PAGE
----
UPMC doctor: Stop Zika at its source — the mosquito
Before the past few weeks, Zika virus was not something on the radar of most Americans, but it is now the subject of headlines warning of devastating complications in the fetuses of pregnant women. Post-Ebola, many infectious diseases prompt doom-and-gloom headlines that do not provide full context and threat analysis — an essential process to help the general public determine the level of concern they should have.
Zika virus is not a new virus. It was first discovered in the 1940s in the Zika Forest, for which it is named, in Uganda. The virus is part of the same group of viruses that include the much more familiar viruses that cause yellow fever, dengue, and West Nile fever and, like them, is transmitted by mosquitoes. Aedes mosquitoes, the same mosquito type that spreads dengue, yellow fever, and the unrelated chikungunya, are the vectors for Zika.
For the vast majority of people, Zika is not a dangerous disease. In fact, 80 percent of those infected have no symptoms at all. Of those who become symptomatic, fevers, chills, headaches, rash and muscle/joint pains last about a week and then dissipate. Given those facts about Zika, it is not surprising that it was not considered a major public health concern but more of a piece of travel medicine trivia.
Prior to the current South American outbreak, Zika had caused several smaller scale outbreaks scattered across Africa and Asia. In 2007, a notable outbreak, small in comparison to the South American situation of today, reached more than 100 confirmed and probable cases in Micronesia. This outbreak forms the basis of much of what we know — and don't know — about Zika.
In May, alerts were issued regarding the detection of Zika virus in Brazil. This outbreak has spread to many more places in the region, including Puerto Rico and the U.S. Virgin Islands. Concomitant with the large number of confirmed Zika cases in Brazil — which number more than 500,000 — was a large increase in the number of microcephaly cases in fetuses and newborns. Microcephaly refers to a condition in which a fetus or baby has an abnormally small head. This devastating condition, which can be diagnosed via ultrasound, can shorten lifespan, cause developmental delay and lead to intellectual disability. Additionally, some babies have hearing and eye problems that may be the result of Zika. This association is strengthening, but will not achieve, the level of a causal link until more scientific studies are performed that assess whether other infectious, nutritional or prenatal factors have a role. The same can be said about the possible link with the autoimmune neurologic disorder Guillian-Barre Syndrome.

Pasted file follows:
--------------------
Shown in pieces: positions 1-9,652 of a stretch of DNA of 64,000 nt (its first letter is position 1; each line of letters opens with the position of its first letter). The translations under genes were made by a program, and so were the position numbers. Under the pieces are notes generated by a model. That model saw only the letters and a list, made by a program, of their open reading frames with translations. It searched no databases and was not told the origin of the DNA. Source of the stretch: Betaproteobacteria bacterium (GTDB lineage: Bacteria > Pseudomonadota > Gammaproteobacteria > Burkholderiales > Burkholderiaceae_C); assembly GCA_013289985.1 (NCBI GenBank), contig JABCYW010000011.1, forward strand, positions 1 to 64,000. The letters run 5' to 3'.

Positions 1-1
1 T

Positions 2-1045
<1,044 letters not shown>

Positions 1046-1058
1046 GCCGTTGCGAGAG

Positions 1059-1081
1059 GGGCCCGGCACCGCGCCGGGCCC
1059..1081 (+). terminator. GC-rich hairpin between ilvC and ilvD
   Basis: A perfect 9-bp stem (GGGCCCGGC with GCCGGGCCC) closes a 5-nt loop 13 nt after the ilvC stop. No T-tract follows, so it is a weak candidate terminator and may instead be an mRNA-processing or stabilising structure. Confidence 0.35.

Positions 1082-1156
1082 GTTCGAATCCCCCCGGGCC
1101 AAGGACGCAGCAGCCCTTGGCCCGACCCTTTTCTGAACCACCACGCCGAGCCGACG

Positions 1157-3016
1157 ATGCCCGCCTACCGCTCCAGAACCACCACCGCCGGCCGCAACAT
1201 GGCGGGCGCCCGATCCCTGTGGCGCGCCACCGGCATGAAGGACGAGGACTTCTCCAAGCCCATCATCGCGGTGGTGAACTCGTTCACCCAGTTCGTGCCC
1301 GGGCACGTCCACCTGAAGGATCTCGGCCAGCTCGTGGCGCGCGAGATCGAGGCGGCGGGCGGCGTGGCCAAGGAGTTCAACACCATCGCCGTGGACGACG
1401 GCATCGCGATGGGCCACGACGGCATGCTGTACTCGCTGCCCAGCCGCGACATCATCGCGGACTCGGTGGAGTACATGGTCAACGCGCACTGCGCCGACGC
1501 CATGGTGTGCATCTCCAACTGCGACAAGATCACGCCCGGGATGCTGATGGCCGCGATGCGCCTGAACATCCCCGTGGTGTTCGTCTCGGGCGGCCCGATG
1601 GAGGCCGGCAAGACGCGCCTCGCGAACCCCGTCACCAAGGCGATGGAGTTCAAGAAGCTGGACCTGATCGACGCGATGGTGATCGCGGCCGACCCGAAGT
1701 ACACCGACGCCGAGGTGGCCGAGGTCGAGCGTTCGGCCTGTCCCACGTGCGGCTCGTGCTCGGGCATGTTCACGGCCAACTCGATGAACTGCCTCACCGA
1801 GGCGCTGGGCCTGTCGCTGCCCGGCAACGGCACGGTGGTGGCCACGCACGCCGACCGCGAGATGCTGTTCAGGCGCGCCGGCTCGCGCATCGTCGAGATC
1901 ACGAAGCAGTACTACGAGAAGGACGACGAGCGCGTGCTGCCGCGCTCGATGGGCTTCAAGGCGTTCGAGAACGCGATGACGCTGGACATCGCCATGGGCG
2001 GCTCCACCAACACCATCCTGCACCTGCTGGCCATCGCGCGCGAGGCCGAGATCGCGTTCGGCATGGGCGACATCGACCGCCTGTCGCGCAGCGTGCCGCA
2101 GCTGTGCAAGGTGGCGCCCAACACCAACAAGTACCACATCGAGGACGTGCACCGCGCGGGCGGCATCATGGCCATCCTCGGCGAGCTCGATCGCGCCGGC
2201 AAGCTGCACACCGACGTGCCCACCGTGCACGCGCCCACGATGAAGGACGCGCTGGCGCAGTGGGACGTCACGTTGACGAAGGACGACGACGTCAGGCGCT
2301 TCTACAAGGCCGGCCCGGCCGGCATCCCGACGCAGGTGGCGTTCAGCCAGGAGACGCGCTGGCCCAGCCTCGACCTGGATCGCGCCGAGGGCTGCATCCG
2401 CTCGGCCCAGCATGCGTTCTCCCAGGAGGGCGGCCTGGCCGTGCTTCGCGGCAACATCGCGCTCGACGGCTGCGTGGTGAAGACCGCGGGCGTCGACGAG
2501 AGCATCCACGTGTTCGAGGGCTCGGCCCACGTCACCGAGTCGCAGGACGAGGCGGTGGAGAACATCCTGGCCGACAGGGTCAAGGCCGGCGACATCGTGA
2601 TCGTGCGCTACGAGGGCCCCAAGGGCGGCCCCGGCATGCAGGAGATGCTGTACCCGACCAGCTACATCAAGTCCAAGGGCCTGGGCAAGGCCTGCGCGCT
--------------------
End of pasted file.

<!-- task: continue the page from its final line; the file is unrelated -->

Aedes mosquitoes abound in this hemisphere and inhabit a large swath of the United States. Aedes aegypti is the primary mosquito responsible for transmission in the current outbreak; however, Aedes albopictus, the Asian tiger mosquito, also is able to transmit the virus and did so in a 2007 outbreak in Gabon. Aedes albopictus has a wider geographic range than Aedes aegypti and even reaches to southeastern Pennsylvania.
Because there is no vaccine against Zika (and one is not expected to be available for some time) the chief means of prevention are to attack the mosquito vector. This type of strategy has been used for decades against Aedes mosquitoes to control dengue and yellow fever and involves a whole host of activities, some of which my colleagues and I described in research conducted on past dengue outbreaks in Florida, Hawaii and Texas. Chief among these activities is removing standing water in which the Aedes mosquito lays eggs. Receptacles that harbor standing water are often found on the grounds of private residences, necessitating the engagement of individual residents to police their own property. Genetically modified mosquitoes are a promising new technology likely to be deployed in this fight to reduce mosquito populations as well.
In the coming days, there will be reports of Zika virus being confirmed in U.S.-based travelers all over the country as testing is ramped up. This is nothing new (although the numbers will be higher due to increased awareness and the proximity of the outbreak). Even prior to this outbreak, Zika virus had been confirmed in Americans who had traveled to areas in which the virus was present. Clinicians will need to remain alert to this possibility and, as they should as a matter of routine, assess the travel history of patients, not just for Zika but for a whole host of travel-related infections that are a continual risk.
Zika's spread in this hemisphere, coupled with the potential role it may play in severe pregnancy complications, will challenge public health authorities. A swift and effective response to this infectious disease emergency, directed against an old mosquitoes foe that has plagued humans for centuries will be the key to minimizing the impact of Zika.
Dr. Adalja is an infectious disease physician at UPMC, a senior associate at the UPMC Center for Health Security, and a spokesperson for the Infectious Disease Society of America. Follow him on Twitter: @AmeshAA.